How Long Can You Live With Thalassemia?

Thalassemia is an inherited blood disorder (hemoglobinopathy). Thalassemia occurs when a gene or genes related to the alpha or beta globin chains in the hemoglobin molecule are missing or mutated and this cause decrease or absent production of hemoglobin. There are two main types of thalassemia according to what globin chain that is defected: alpha thalassemia and beta thalassemia.

How Long Can You Live With Thalassemia?

How Long Can You Live With Thalassemia?

Alpha thalassemia silent carriers, trait and hemoglobin constant spring has a normal life span. Alpha thalassemia major people usually have a normal life span with proper treatment and management of thalassemia. Hemoglobin Bart’s is a severe form of alpha thalassemia, usually most of the fetus dies in the womb or soon after birth due to severe anemia. Beta thalassemia traits have a normal life span. Beta thalassemia intermedia also have a normal life span with proper treatment and management of beta thalassemia. The average life expectancy of a person with beta thalassemia major is about 17 years, most of the time by the age of 30 they die due to iron overload causing cardiac complications.

About 1.7% of world’s population has alpha or beta thalassemia and roughly about 5% of world’s population has some kind of a globin change. Males and females are equally affected by thalassemia and it occurs in 4.4 of every 10,000 live births. Alpha thalassemia is seen more commonly in African and Southeast Asian people, and beta thalassemia is seen more commonly in Mediterranean, African and Southeast Asian people. In these ethnic groups’ thalassemia trait is seen in 5 to 30% of people.

Alpha Thalassemia

There are different types of alpha thalassemia according to the number of gene deletions and symptoms.

Sub type Chromosome 16 Symptoms and signs
Silent carrier One gene deletion Asymptomatic
Alpha thalassemia trait Two gene deletions Asymptomatic
Hemoglobin constant spring Output of alpha globin is reduced Mild anemia can be present

Hemoglobin H disease

(Alpha thalassemia intermedia with hemoglobin H)

Three gene deletions Moderate to severe hemolytic anemia, some degree of ineffective erythropoiesis, splenomegaly, and bone changes

Hemoglobin Barts

(Alpha thalassemia major with hemoglobin Bart’s)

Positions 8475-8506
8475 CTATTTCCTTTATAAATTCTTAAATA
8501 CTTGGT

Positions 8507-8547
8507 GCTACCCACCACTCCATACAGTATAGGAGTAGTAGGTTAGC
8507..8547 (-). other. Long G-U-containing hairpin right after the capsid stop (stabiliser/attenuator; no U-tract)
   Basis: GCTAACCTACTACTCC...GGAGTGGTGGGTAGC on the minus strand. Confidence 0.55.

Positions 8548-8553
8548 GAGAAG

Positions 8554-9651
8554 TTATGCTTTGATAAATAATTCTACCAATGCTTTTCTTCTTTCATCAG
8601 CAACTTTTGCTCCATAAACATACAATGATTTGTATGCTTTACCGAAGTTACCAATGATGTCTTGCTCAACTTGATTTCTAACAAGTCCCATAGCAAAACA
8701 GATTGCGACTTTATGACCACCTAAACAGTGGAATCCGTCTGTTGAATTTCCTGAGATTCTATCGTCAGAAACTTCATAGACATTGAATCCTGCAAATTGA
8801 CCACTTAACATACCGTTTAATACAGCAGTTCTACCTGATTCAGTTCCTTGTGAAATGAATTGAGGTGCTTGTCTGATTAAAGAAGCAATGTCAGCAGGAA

Four gene deletions Causes hydrops fetalis

Alpha thalassemia silent carriers, trait and hemoglobin constant spring usually are asymptomatic or sometimes can have mild anemia, therefore the thalassemia does not affect their normal life span.

Alpha thalassemia major people are symptomatic and they need few blood transfusions. If the anemia becomes severe splenectomy is needed. However, they usually have a normal life span with proper treatment and management of thalassemia

Hemoglobin Bart’s is a severe form of alpha thalassemia, usually most of the fetus dies in the womb or soon after birth due to severe anemia.

Beta Thalassemia

Beta thalassemia is also divided into sub types according to the gene defects and symptoms.

Sub type Chromosome 11 Signs and Symptoms
Beta thalassemia trait One gene defect Asymptomatic or Mild anemia.
Beta thalassemia intermedia Two gene defects Mild to moderate decrease in production of beta globin chains, therefore moderate anemia is present. May need few blood transfusions.
Beta thalassemia major Two genes defect Severe anemia, growth retardation, skeletal abnormalities, splenomegaly. Required lifelong blood transfusion.

Beta thalassemia trait people are asymptomatic or have mild anemia. They have a normal life span.

Beta thalassemia intermedia also have a normal life span with proper treatment and management of beta thalassemia

The average life expectancy of a person with beta thalassemia major is about 17 years, most of the time by the age of 30, they die due to iron overload causing cardiac complications. Iron tends to accumulate in the body with blood transfusions and increased absorption from the diet. This excess iron is deposited in many organs and cause problems in the function of the organ. Iron deposits in the pituitary gland, eyes, thyroid gland, heart, liver and pancreas. A study done on 240 thalassemia major patients showed that 71% died due to cardiac causes, 12% died due to infections (mainly from blood transfusion and low immunity), 6% from liver disease and 11% due to other causes. All of these patients died young before the age of 30 years.

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